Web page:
• Google Books – Lots of full-text books with great source material. Use the Tools menu to see search limiters. Select “Free Google ebooks”.
  • Docs Teach – Digital platform for teaching with resources from the US National Archives. Browse materials by historical period and document type. Use online learning activities created by other educators or create your own.
  • Europeana – A collaboration of European countries to create a central index to cultural materials held in European libraries, museums, archives and more. Much like the DPLA project in the US.  “Explore 51,132,068 artworks, artifacts, books, videos and sounds from across Europe.”
  • World Digital Library –  A collaboration between the Library of Congress, UNESCO, and other educational institutions around the world.  Includes material from many cultures and countries. Descriptive information can be read in 7 languages or listened to in English.  Browse by country, time period, topics, type of material, languages (145 of them!) and by participating institution.
  • Example Digital Libraries/Repositories – Long list of even more digital collections from Louisiana State University.

LEARNING ACTIVITY

Remember, you don’t have to explore everything or do all of these activities – just be sure you’re learning something new!

Activity Suggestions – Some ideas and activities to consider for this lesson:

  • Explore the lesson plans and activities in the Using Primary Sources section of the lesson. Find something that might work with your students.
  • Explore some of the digital repositories in the DIGITAL COLLECTIONS section.
  • Create a collection of material to use in a lesson with one of the tools that has a “create a collection” option.
  • Feeling inspired? Create your own activity based on resources you’ve discovered.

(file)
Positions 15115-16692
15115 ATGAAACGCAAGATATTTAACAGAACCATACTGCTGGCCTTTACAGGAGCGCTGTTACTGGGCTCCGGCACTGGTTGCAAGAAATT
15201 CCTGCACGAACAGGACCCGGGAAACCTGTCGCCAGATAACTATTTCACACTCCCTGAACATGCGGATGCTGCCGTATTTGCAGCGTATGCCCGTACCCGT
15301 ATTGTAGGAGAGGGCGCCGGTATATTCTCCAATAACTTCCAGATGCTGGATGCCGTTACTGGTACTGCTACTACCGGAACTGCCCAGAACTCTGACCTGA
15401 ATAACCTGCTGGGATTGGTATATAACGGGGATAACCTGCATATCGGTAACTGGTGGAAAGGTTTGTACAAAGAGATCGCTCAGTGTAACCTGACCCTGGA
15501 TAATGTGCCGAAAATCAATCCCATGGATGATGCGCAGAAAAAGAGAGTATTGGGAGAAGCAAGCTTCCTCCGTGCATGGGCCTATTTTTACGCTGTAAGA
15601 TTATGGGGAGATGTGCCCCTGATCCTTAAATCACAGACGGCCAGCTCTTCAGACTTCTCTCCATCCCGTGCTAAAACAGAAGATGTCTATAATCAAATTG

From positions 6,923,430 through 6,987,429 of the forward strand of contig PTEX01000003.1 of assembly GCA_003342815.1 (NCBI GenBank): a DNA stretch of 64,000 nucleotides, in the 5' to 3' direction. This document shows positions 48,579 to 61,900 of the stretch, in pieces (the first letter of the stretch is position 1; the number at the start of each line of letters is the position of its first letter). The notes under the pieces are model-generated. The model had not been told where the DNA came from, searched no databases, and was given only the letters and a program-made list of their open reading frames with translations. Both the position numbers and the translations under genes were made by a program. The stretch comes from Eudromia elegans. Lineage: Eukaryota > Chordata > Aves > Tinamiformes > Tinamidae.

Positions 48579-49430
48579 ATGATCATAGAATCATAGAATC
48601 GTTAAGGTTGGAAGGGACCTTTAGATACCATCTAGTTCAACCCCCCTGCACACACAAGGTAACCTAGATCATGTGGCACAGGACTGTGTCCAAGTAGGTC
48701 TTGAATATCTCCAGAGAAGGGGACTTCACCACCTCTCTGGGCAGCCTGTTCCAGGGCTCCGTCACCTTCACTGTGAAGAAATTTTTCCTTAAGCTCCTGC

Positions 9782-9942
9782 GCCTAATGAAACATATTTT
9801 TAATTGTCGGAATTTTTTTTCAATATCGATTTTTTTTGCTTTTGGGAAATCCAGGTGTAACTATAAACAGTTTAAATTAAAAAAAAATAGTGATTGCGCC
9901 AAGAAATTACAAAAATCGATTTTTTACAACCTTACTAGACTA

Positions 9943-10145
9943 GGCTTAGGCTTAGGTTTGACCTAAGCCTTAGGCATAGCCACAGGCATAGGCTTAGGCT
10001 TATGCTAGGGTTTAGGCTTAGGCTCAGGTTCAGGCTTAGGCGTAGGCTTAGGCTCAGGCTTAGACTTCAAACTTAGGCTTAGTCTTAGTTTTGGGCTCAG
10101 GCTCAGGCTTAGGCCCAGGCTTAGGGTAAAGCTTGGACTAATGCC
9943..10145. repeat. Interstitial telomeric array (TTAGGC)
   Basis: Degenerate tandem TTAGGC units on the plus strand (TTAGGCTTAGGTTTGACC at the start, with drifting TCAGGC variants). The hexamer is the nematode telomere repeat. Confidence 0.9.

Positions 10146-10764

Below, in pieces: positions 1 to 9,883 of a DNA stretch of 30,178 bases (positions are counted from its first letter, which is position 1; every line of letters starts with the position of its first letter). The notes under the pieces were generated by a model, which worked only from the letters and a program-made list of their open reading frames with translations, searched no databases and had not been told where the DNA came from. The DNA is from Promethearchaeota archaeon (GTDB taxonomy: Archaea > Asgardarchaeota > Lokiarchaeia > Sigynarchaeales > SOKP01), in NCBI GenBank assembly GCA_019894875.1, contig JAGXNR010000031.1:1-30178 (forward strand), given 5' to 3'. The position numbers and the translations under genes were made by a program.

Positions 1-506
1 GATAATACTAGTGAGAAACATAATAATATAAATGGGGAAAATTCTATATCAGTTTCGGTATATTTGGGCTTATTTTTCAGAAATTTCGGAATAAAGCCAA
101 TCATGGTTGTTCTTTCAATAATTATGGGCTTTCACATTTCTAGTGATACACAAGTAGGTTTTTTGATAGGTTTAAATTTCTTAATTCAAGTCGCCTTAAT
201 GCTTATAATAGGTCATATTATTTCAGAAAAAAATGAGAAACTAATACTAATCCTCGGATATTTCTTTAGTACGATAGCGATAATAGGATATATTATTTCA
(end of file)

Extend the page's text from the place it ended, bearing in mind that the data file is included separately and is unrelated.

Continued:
• Explore any other aspect of this topic that interests you.  As long as you’re learning something new!

Your Blog Post

  • Reflect on any articles you read and the materials you explored.
  • What new ideas did you glean?
  • How might you use these materials with your students?
  • Share your experiences and ideas about the topic.
  • Link to any material you might have created.

*TURNING IN YOUR ASSIGNMENT

  • Write & publish your blog post.
  • Copy the URL (webpage address) for your post.
  • Return to your Google Classroom, find the assignment page for the lesson you just completed and follow the directions for turning in and sharing your work.

*Only for students participating in the workshop for PD credit hours through the Google Classroom.

4 thoughts on “Thing 22: Teaching & Learning with Primary Sources

  1. TPS Teachers Network is another resource. You have to ask to join, but it is free. Here’s a summary: “The TPS Teachers Network is intended to bring together teachers with a shared interest in improving instructional practice and impacting student learning through Library of Congress primary sources. The network provides tools to connect, communicate, and collaborate with peers and primary source experts online by employing social media tools and activities such as posting, commenting, discussion forums, and media and bookmark sharing, all in a private network.” (http://tps.uarts.edu/teacher-resources/tps-teachers-network)